- McJobs and Workers -

Grease, and some thoughts on management.

Posted by: Flint Jones ( IWW, USA ) on September 06, 1998 at 11:02:58:

In Reply to: They can't kill you. And if they do, they can't eat you. posted by Trolley Dolly on August 27, 1998 at 11:13:10:

What a horror story. Are all your shifts like that, if they were I'd generally fear for your co-workers. :)

Speaking of the fryers, I used to work chicken in addition to frys and the like and I generally closed as well. Pulled quite a few shifts very lonely on a saturday night because of massive amounts of sickness. ;)

Well anyway, our fryer needed to be replace. It was quite old, and instead of the nice wheeled contraption that the chicken fryer had to catch the grease... we used an old metal pot. Problem was that this fryer you had to screw on these metal spout things to the fryer to get it to pour... but you had to do it while the fryer was still atleast warm... otherwise the grease would congeal and you'd never get it clean. So anyway, you'd get these dual streams of hot grease coming at you into this large pot, and management pressuring your to hurry up so everyone could go home.

The pot in question was very large. If you filled it more than half way full (and the fry vat ofcoursed contained more than one pot full) you wouldn't be able to lift it, with a little help... you might be able to do it safely. But usually it was just you. You'd want to try and shift the weight closer to your chest to manage it because it was a bit awkward in shape... even more so with alot of grease. Problem is, hot grease has this tendency to some how manager to splash all around. So people got burned alot. We used to have some safety equipment but alot of it was broken... there was this cool apron and faceshield for example... the straps on the shield were broken... and the apron didn't cover your arms.

On another note, management used to have us dump grease down the water drainge hole in the store's floor. This stopped when they began to realize that grease would congeal in the pipes and back up onto the floor. We used alot of salt to help pick up the grease and tried pour lots of boiling water down the pipes to help unstick them. I don't know how many times I had to clean that mess up before they changed the policy and began to dump it the metal trash bin out back. This wasn't the most sanitary or safest thing to be doing with a large amount of grease but months later they eventually got something special to put in back there that would be picked up.

Anyway, is it only Hardee's that had this kind of problem with grease?

Generally speaking, I don't hold management in near the regard you do TD. Usually I respect expierence more than position. Sometime they go hand in hand, other times not. Management have three jobs, one is to help coordinate employees and work so that everything get done, another is to be responsible for the actions of others... which usually is transferred back to those same others quickly, and finally to squeeze as much profit as possible for the boss... whether that means working longer hours themselves, cutting back on waste, making things more efficient, or exploiting their subordinates.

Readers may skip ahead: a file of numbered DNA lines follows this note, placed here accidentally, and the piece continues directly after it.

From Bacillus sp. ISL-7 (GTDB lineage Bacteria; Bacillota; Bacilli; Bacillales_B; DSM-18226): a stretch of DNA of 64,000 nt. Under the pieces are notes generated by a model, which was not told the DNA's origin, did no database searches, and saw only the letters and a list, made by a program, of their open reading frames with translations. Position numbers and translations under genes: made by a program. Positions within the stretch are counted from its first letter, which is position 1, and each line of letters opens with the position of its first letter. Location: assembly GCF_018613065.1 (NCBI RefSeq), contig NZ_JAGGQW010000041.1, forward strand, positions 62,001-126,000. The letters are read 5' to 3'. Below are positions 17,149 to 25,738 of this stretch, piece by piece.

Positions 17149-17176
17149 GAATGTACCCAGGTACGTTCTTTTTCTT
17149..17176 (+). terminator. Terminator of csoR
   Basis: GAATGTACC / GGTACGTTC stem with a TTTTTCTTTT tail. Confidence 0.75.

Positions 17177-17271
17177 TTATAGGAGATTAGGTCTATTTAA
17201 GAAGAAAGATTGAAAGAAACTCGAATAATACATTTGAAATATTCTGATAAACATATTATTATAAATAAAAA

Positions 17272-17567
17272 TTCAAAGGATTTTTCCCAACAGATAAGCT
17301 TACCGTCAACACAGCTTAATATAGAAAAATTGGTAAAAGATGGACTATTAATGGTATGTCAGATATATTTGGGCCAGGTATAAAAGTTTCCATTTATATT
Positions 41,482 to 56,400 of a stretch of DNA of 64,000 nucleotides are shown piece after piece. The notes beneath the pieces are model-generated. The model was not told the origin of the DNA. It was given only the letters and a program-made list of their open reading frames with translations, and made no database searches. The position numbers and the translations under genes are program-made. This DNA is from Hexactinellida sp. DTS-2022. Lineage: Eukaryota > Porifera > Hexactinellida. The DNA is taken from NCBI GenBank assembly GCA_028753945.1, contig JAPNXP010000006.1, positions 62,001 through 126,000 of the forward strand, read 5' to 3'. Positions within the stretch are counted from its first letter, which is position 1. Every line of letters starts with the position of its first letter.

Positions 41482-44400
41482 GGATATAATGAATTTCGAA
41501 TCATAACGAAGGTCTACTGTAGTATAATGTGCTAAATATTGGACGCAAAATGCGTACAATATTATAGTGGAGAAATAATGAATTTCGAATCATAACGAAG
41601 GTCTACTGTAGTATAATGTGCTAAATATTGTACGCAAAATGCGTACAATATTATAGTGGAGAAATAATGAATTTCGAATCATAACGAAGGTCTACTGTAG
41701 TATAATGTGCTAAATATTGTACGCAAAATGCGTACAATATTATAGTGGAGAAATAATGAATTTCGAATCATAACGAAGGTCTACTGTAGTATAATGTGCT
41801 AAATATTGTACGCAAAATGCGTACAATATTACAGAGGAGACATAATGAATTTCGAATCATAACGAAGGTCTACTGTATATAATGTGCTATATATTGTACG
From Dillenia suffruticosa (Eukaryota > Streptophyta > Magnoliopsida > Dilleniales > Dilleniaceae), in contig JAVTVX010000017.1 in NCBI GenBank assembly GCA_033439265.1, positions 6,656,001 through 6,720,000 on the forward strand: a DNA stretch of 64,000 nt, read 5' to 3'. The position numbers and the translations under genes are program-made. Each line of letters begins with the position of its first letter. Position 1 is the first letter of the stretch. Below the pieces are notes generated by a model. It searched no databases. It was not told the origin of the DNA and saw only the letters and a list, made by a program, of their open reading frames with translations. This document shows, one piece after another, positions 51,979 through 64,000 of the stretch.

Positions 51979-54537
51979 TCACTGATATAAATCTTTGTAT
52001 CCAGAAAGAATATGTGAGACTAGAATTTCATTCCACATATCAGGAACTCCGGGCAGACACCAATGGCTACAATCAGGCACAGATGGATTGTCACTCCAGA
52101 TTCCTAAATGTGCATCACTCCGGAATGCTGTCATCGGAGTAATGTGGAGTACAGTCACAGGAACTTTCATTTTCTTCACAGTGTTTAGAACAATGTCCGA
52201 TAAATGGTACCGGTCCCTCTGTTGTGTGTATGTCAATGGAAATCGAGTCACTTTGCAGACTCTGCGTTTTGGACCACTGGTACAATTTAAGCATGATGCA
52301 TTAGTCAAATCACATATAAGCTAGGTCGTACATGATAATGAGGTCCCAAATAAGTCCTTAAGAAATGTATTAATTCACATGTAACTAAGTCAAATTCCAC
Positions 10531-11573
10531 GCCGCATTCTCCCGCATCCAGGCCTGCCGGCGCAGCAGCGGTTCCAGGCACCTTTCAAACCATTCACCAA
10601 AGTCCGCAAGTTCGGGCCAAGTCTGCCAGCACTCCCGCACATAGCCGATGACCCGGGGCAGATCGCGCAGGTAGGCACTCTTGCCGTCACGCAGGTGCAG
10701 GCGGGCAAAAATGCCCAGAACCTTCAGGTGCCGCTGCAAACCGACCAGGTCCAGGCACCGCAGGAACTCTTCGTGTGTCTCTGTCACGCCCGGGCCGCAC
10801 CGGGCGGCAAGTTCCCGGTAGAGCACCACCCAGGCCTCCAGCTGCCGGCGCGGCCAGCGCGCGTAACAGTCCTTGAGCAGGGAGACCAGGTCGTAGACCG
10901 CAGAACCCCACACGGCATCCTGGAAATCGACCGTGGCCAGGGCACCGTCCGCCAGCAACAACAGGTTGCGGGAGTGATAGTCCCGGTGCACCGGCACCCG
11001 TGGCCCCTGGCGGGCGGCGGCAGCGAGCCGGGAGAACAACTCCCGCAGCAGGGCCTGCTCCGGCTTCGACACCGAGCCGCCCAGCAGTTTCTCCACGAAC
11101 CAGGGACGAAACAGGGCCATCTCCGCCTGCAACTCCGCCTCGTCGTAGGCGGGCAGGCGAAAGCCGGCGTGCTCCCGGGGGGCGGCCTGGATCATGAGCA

I think managers would be better at coordinating workers and work, along with reducing waste and making production more efficent if they were accountable to workers instead of the owners. Ofcourse, I want workers and owners to be on in the say and as an anarchist I am really reluctant for anyone to be in a position of power over others if they aren't recallable by those they get to order about. Managers are looking out for their own interests first, the owners interests second (their jobs depend on it!), their customers next, and their fellow workers last.

This being said, all managers aren't jerks. Quite a few of them can be quite open to say... organizing a union. Lots of them are great to hang out with as friends. But I think the relationship of Boss to Worker is one that causes alot of stress that doesn't need to be there. The best managers are the ones that treat their subordinates as well as they can, and enable(empower) their fellow workers to do their job; ocassionally imparting their own expierence over the years to greener employees. I know I always respected managers who'd get off their asses and help run the counter or the kitchen during a rush more than the ones who'd sit there and watch us get overwhelmed.

One thing about the IWW which is pretty similar to most unions is that management aren't allowed to be members. But there are managers and then there are managers. Usually an employees status is set by the company or the labor board (alot of computer programmers are designated as management even though the manager noone). The IWW says its based on whether you have the power to hire and fire.

But even those who can hire and fire still might want to help. For that (or any non-union members) there is always the General Defense Committee(GDC). The IWW however, allows members of a collective (where hiring and firing is a matter of vote by the membership) to be full union members. What does everyone, particularly the managers on this forum... think about the Wobbly principles on management?

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